Interesting, it’s what people say when something titillates them, or on the other side, when something spurs them on to deeper thought. Interesting is something that strikes at our “interests” and creates connections with things that are important to us.

Something “interesting” can take us down the path of pleasurable association. It can spark confused head-scratching or further inquiry. It can refer to a sketchy or questionable situation.

The word, it means something that catches our attention. Something has to be, well, interesting. It’s become such a staple word, which perhaps isn’t a bad thing. The world is a better place when we think things are interesting.

Millenials are a hyper-connected generation. We use Facebook, Myspace, Twitter, and dozens of other social networks. We email, IM and text everyone. Although we use video sites like Youtube, talk on our cell phones, or share photos on Facebook or Flickr, a lot of our communication is textual. You would think that with all this everyday experience, we would have learned what is appropriate for different situations, but apparently we haven’t.

The Wall Street Journal ran a story on inappropriate text-based communication this week and it really caught my attention just because I didn’t know that this was such a big problem.

The way you communicate can keep you from getting hired.

We millenials are so used to communicating quickly from a variety of mediums including mobile devices that make typing quickly difficult that we throw in all kinds of shorthand to make life easier for ourselves, and we even use emoticons to help express our feelings or let others know when we’re making a joke. These practices are perfectly acceptable in our daily communication with our peers and close friends, but in the business world, many, if not most, view digital shorthand as unacceptable.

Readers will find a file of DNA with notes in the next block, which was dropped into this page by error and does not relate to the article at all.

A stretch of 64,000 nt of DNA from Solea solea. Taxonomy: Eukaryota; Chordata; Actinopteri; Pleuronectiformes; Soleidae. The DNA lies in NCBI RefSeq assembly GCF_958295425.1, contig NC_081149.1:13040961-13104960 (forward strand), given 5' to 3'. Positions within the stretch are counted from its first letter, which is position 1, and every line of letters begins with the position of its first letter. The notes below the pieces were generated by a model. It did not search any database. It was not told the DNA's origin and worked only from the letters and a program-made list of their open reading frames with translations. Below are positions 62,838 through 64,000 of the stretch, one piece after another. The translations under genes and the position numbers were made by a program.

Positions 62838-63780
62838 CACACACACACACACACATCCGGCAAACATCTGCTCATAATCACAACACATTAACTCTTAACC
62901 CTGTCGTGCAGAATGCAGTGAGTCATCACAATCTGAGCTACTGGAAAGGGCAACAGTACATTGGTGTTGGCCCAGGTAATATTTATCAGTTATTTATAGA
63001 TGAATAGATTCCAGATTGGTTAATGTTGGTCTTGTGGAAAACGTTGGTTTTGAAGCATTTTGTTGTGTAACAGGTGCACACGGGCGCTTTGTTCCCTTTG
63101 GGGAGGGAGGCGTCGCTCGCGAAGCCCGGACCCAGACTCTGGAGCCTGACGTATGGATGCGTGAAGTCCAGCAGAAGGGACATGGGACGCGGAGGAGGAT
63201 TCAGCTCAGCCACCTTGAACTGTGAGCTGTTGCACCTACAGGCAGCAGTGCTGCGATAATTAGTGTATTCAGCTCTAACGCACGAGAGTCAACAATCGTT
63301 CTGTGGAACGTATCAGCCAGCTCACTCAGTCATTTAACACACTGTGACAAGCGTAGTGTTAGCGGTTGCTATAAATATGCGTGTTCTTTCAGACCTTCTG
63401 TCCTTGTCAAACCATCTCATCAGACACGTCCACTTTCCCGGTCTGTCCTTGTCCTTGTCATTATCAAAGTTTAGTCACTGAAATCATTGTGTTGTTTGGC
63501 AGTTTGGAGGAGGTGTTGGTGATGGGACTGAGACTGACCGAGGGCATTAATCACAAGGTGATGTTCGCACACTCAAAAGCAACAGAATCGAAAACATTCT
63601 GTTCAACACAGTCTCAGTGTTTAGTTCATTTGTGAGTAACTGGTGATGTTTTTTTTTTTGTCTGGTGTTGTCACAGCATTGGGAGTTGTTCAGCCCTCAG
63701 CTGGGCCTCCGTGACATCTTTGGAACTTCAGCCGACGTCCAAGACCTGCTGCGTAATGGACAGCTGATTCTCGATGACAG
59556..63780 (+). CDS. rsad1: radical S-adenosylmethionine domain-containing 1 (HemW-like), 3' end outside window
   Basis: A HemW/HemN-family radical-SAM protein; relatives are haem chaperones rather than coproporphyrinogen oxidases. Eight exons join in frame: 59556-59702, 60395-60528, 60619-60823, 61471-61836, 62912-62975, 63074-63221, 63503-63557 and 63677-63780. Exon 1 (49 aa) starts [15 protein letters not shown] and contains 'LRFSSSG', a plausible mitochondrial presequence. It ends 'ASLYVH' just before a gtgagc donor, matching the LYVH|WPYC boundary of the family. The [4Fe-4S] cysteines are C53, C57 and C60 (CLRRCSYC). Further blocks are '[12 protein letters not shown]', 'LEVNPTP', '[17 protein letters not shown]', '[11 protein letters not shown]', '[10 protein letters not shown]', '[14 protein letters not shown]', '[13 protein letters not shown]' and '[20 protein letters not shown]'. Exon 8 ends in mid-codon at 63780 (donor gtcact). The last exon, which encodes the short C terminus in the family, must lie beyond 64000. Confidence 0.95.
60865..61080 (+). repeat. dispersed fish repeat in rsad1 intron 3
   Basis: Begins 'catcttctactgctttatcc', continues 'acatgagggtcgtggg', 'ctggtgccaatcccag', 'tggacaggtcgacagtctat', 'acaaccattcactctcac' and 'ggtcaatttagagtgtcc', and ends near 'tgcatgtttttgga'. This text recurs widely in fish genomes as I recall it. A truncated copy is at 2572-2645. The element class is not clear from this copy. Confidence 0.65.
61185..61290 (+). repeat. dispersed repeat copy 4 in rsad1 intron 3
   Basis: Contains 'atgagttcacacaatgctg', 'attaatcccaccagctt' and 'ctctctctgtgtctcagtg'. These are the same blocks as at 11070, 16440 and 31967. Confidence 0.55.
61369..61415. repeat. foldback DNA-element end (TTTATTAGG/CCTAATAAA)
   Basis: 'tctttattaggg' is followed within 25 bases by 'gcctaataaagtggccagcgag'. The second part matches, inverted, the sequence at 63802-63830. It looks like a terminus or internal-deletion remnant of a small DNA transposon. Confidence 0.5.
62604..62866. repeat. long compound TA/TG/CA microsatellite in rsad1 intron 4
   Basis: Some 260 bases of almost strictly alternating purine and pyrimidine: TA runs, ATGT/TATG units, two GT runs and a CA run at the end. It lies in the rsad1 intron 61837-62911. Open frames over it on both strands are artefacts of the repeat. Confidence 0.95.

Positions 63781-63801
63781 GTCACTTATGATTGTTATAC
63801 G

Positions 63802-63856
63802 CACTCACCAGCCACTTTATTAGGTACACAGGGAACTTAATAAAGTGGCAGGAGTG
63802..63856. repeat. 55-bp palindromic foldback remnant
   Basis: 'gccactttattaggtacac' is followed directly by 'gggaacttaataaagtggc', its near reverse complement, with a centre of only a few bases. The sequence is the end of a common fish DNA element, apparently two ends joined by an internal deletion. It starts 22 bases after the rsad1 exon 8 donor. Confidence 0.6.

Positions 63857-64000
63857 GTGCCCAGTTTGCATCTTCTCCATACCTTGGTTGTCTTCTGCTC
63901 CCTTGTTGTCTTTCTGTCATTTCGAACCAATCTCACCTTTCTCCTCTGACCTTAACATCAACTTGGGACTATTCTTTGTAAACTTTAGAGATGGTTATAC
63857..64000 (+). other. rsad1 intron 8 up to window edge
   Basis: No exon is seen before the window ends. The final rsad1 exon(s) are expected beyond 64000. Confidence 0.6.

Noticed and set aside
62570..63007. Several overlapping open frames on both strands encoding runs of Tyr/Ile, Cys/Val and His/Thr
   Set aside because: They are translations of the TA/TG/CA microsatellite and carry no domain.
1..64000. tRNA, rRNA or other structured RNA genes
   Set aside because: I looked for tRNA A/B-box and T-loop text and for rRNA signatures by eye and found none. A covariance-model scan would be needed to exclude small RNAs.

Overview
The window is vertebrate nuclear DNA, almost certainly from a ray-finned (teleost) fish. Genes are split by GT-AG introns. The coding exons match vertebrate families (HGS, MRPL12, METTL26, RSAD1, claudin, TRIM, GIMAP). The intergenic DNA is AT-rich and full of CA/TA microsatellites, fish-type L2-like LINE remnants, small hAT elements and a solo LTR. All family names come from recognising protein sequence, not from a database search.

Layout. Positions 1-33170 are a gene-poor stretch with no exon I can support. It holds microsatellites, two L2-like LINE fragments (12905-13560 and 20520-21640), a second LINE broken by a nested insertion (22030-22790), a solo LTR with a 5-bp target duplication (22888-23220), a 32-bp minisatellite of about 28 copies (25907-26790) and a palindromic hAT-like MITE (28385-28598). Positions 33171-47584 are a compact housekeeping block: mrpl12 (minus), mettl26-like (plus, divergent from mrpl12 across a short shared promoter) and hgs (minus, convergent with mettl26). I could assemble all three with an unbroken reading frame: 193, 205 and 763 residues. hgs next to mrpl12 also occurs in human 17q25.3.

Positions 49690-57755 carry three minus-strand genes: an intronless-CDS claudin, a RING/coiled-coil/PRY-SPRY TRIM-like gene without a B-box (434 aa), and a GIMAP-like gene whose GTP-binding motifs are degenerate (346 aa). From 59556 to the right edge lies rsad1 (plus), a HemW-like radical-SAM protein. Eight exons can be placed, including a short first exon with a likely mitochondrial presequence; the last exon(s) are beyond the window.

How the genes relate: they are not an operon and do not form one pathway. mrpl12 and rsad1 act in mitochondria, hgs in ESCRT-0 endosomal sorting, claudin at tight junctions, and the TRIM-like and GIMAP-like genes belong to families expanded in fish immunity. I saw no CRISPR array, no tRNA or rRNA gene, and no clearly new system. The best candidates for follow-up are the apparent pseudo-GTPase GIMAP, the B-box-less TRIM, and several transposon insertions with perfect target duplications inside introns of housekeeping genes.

At the core, a lot of our millennial communication devices seem informal, lazy, and to some, even childish. These perceptions are fairly accurate, because digital shorthand stems from a desire to communicate quickly and with a minimum of effort.

It may not be necessary to abandon “txt-speak” completely, and if you have younger co-workers, it may even help you to communicate quickly and effectively. But it can be a big turn-off for most of your senior co-workers, customers, and people thinking about hiring you.

As a brief example, I recently received an introductory message from someone on Facebook. I hadn’t met the person before, but I immediately formed a positive impression just because the message was properly capitalized, punctuated, and divided into paragraphs. I’m not averse to occasionally skipping caps myself, but even in the Facebook world, where that type of writing style is very common, taking a little extra time to make sure that your writing looks and sounds professional can make a big difference.

The key to good professional communication is something hammered into me by my English Composition teachers in college: Know your audience. If you’re writing to someone you know well and have a good relationship with, you may know from experience that they don’t mind if you toss in a few acronyms, shorthand words, or even a smiley or two. But if you don’t know the person very well and want to make a good impression, you’re better off taking the time to write a formal and professional looking note.